Boundaries with Clients

Bride And Groom Celebrating With Guests At Reception

If you’re holding client appreciation events, it goes without saying that you’ll be inviting your clients. But how often should you invite clients to your own personal events? And how often should you accept invitations to their events? Are weddings, birthdays, and holiday gatherings an appropriate place to celebrate alongside your clients? You want to distinguish your time from client time. Chances are that many of your clients may feel awkward or out of place at an event you are sharing with your family and loved ones. The same goes for you attending their event.

Why? Because the nature of your relationship with your clients and prospects is, at the heart of it, a transaction. You are doing business with them. This creates an issue of boundaries; if your client only knows you because you provide them with a service, they associate you with your job, not necessarily your family, personal life, interests, and so on. Likewise, if you attend their event, it can be awkward for their other guests if they know that you have a professional relationship; they may feel that you are only there do get more clients, not just to celebrate.

Are there Exceptions? Of course! You probably have clients who are friends and neighbors, maybe even dating back to before you hung up your shingle. When deciding whether to invite or accept an invitation ask yourself: If I quit my job tomorrow, would this person still be part of my life in retirement? These celebrations are not part of your work, really, and should be opportunities for you to relax or unwind.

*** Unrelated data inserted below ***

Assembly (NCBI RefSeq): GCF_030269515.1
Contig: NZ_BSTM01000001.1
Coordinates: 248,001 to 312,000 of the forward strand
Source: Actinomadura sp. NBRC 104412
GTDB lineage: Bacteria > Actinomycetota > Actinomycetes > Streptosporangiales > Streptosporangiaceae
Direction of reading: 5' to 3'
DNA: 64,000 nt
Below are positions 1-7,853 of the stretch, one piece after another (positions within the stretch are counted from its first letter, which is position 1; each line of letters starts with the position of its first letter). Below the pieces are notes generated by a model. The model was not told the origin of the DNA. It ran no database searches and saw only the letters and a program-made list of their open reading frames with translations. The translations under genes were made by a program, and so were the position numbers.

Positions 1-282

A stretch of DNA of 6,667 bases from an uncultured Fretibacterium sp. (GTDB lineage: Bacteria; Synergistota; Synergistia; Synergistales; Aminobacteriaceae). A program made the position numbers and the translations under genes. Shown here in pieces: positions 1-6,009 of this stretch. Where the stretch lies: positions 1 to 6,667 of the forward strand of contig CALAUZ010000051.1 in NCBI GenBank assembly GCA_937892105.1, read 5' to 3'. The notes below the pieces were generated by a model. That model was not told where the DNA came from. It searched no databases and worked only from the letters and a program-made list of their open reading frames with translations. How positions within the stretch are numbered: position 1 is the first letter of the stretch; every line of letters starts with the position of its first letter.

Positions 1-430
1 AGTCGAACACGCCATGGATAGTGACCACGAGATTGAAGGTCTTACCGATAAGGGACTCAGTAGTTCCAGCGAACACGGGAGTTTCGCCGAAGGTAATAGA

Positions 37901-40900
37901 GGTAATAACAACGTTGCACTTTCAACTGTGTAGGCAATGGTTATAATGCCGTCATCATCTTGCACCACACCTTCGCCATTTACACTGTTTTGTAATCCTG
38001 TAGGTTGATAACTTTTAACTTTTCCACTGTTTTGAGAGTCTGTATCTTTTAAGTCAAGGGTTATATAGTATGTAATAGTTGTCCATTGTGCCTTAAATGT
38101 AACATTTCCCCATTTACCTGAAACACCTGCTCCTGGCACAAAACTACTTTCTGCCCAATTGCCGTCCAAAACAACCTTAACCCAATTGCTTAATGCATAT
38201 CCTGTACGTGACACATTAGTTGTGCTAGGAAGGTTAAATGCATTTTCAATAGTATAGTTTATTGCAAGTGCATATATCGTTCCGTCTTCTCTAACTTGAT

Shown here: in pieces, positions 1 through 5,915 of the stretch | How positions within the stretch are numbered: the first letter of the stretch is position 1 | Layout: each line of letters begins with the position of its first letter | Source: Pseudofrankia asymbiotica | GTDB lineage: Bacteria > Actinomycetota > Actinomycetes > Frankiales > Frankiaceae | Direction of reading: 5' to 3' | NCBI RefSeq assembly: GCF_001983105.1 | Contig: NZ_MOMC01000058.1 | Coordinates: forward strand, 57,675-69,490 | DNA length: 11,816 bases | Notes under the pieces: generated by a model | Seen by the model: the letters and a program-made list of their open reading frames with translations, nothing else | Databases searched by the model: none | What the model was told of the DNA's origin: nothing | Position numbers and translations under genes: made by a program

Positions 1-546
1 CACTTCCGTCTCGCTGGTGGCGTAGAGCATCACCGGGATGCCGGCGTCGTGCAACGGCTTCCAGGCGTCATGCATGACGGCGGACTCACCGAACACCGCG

Consider a small reception, in certain circumstances, especially for clients. It could be that you live in a tight-knit community, the type of place that has neighborhood barbecues at a drop of a hat. Be flexible! It may be that, in some circumstances, you will want to have two events; one for clients and one for family and friends. You likely already do such a thing in the holiday season.

What if I don’t attend a client’s event? Chances are that you will still get invites from time to time. If you determine it isn’t appropriate to attend be sure to:

  • RSVP that you won’t make it.
  • Send a greeting card or note, thanking them for the invite.
  • If appropriate, consider sending a gift.  (Gift Cards and Flowers are the two most universal options there.)

Building good boundaries with your clients allows you to develop healthy, long-lasting relationships with them for years and years.


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